Is Autism Creating Obstacles To The Life You Envisioned For Yourself?
Do you experience the world differently than others? Have you ever suspected that you or your child are on the autism spectrum? And are you overwhelmed by the expectations, demands, and stimuli created by the neurotypical world around you?
Neurodivergence is defined as having different neurological or mental functions than what’s considered “typical” by our society. Autism is a common form of neurodivergence, but many other conditions—including ADHD, learning disabilities, and Tourette Syndrome—fall under the same umbrella.
However, autistic individuals experience specific symptoms and setbacks, which can significantly affect their mental health. If you are autistic or suspect a diagnosis of autism, you may have noticed challenges in your executive functioning, emotional regulation, and social skills. Maybe you have a hard time feeling or understanding your emotions, making it difficult to connect with others. Or perhaps you become hyper-fixated, almost obsessive, about one specific subject or detail, making it hard for you to focus on and complete more general tasks.
Autism doesn’t only present in cognitive challenges—there are physical and environmental elements that may factor into a diagnosis. If you have sensory processing issues or experience difficulty with certain stimuli—lights, sounds, smells—you probably become easily overwhelmed and distracted in everyday situations. And it’s possible you have challenges with coordination or identifying certain sensations within the body (what’s otherwise known as interoceptive awareness).
Autism Commonly Co-Occurs With Other Neurological And Mental Health Issues
Neurodivergence among individuals is often co-occurring, meaning that if you fall somewhere on the spectrum, you’re more likely to struggle with learning disabilities, ADHD, or other diagnoses. Not to mention that being forced to constantly adapt to neurotypical expectations can easily lead to feelings of hopelessness, low self-esteem, and fear-based thinking. If you are autistic and also struggle with anxiety, depression, or post-traumatic stress, you are not alone.
Many aspects of everyday life can feel overwhelming when you’re neurodivergent, but it’s possible to navigate a neurotypical world on your terms. In therapy, you or your child can feel understood, accepted, and celebrated for the unique perspectives and gifts autism has instilled in you. By learning essential DBT skills in counseling, you can feel more control over your environment and experience of the world.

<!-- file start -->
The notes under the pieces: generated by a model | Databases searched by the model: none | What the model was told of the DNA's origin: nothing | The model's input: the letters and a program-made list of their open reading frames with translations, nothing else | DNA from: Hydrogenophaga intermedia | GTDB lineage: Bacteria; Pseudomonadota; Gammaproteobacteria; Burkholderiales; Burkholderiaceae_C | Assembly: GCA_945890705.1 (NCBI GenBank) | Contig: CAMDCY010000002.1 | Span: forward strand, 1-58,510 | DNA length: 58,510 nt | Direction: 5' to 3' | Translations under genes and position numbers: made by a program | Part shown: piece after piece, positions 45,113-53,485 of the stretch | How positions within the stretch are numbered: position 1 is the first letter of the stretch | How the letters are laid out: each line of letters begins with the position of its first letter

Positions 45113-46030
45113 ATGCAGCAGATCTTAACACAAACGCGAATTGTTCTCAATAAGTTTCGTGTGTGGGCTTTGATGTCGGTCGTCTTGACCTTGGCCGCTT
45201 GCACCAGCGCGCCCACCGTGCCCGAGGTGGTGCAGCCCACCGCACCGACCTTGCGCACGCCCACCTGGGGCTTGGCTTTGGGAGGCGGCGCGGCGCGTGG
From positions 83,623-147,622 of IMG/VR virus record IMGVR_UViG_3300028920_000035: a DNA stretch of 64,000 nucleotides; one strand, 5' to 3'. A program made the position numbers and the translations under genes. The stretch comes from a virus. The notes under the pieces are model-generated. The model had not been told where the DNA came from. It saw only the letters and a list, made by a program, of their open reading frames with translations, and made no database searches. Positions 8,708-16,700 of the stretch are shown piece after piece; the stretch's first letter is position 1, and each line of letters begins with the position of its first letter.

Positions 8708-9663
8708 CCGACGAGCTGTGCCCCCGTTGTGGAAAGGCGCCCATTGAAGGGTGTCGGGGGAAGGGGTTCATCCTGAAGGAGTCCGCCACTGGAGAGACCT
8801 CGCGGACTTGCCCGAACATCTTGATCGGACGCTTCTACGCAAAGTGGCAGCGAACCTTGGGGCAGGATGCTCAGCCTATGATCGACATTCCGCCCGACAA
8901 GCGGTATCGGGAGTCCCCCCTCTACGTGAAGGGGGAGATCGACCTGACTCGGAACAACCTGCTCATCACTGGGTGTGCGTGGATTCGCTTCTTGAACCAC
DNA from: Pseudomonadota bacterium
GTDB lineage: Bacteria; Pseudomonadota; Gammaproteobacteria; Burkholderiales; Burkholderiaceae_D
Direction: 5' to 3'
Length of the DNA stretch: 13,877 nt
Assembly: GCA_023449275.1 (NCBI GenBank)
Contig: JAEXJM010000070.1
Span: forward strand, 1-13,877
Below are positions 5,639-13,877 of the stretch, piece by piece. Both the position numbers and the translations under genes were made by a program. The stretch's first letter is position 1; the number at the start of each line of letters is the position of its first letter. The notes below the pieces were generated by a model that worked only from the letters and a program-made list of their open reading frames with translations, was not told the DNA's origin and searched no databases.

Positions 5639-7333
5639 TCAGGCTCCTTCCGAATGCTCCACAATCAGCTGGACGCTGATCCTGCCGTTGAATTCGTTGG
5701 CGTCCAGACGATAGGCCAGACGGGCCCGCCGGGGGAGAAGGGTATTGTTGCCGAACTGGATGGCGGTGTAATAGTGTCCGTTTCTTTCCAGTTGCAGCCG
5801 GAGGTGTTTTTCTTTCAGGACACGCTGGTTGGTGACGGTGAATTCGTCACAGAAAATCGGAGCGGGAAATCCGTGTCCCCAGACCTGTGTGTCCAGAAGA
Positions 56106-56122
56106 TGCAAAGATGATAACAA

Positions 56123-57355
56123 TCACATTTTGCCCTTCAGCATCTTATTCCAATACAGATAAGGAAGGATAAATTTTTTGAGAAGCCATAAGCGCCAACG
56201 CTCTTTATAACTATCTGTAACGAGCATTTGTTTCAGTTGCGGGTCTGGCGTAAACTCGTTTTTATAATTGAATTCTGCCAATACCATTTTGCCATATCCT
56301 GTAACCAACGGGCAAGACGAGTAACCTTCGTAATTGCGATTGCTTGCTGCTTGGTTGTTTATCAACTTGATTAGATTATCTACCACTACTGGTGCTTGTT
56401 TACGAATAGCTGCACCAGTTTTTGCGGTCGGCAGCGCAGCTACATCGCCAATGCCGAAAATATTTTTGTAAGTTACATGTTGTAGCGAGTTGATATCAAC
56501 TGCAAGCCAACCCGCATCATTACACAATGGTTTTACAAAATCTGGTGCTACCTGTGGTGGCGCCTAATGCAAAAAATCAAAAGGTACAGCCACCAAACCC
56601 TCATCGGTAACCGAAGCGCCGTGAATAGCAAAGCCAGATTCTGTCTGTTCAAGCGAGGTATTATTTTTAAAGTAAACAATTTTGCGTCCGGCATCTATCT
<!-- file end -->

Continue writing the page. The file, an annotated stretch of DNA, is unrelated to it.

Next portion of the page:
No One Should Feel Forced To Conform To The Neurotypical Mold
All of us strive for acceptance, and being a valued, productive member of society is essential to helping us find our purpose. Unfortunately, achieving this sense of purpose or potential can be hard when you’re neurodivergent and have to conform to a neurotypical world.
Furthermore, there are so many misconceptions about what autism is and how it appears. Autism exists on a spectrum, which means that it presents differently among the diverse range of individuals who experience it. Assumptions are often made about an autistic person’s abilities, which causes many in the autistic community to feel underestimated and misrepresented among their neurotypical counterparts. Yet, the alternative is to try to force oneself and abilities into a neurotypical mold, which is also problematic.
Due to a lack of awareness in the neurotypical community, there continue to be setbacks on the institutional level—in schools, workplaces, and within the healthcare system—that prevent autistic people from getting the support and accommodations they need. And because it’s so common for neurodivergent needs to be overlooked or unmet, autistic individuals can struggle with self-advocacy.
If you or your child have autism, it’s important that you work with an experienced counselor in the safe space of therapy to explore and process your experiences. At Suffolk DBT, we offer Dialectical Behavior Therapy from our offices in Manhattan and on Long Island as an effective treatment for some of the mental and emotional health concerns associated with autism. Our therapists are here to validate your experience and help you harness the unique qualities that autism has afforded you.